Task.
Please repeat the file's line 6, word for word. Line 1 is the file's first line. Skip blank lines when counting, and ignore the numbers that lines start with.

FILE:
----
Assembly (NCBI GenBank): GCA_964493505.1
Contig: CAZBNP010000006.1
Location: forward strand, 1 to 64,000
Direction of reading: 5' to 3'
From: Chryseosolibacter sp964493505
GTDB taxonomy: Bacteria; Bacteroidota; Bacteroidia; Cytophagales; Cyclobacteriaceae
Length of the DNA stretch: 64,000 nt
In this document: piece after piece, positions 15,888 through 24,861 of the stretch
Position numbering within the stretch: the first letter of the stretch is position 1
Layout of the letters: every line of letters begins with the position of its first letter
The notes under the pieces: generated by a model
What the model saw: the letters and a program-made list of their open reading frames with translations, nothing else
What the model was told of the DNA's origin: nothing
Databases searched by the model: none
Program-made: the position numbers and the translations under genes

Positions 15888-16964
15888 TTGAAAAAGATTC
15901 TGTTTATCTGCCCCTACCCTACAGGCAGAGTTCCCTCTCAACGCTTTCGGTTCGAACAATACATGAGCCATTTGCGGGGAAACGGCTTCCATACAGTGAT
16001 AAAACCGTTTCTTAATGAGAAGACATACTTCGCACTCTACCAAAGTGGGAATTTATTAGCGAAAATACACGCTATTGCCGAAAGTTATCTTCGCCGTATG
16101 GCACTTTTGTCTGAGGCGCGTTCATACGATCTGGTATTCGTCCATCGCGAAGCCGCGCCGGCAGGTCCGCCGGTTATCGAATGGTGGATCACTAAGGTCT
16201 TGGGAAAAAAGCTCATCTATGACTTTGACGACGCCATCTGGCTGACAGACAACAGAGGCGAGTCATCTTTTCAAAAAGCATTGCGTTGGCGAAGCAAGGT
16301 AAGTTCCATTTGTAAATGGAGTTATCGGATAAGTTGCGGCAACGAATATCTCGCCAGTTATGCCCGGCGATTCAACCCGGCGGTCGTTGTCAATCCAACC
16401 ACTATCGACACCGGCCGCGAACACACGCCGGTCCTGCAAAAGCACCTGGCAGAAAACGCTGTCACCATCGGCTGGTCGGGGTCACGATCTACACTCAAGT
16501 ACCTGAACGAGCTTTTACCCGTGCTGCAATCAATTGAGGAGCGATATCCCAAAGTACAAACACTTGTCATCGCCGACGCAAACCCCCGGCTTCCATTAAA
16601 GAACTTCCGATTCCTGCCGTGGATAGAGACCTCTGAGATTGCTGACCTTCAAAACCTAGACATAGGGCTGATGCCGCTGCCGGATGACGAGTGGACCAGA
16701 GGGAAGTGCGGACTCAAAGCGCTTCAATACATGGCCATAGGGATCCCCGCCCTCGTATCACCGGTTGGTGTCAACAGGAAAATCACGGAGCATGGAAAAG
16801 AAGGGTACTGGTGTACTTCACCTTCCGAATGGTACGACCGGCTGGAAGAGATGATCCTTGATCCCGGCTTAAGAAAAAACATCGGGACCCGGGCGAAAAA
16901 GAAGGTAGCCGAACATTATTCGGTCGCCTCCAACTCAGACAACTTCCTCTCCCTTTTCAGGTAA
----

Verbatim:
GTDB taxonomy: Bacteria; Bacteroidota; Bacteroidia; Cytophagales; Cyclobacteriaceae